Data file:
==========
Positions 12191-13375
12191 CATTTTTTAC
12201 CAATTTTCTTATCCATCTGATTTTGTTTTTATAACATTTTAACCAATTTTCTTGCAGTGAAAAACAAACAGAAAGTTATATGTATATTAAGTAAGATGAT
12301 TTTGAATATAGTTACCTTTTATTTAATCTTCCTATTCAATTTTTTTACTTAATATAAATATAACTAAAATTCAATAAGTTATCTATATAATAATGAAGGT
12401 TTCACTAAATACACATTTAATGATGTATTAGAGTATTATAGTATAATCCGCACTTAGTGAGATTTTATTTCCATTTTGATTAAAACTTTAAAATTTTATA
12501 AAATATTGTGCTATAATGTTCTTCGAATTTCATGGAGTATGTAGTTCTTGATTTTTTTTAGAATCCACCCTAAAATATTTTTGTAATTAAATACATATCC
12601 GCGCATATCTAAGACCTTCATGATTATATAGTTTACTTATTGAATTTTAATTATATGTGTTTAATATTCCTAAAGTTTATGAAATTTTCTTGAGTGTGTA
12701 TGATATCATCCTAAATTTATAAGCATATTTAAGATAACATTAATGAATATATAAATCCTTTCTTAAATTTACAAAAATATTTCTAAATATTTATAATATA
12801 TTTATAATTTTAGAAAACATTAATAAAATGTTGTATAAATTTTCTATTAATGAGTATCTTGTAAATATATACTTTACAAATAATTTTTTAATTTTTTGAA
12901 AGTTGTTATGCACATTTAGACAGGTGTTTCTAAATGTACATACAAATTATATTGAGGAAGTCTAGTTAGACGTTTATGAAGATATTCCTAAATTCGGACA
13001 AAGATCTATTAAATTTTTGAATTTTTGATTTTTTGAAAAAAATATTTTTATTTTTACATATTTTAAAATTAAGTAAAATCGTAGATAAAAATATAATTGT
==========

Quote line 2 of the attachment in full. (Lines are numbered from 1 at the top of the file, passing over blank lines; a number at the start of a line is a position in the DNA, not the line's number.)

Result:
12191 CATTTTTTAC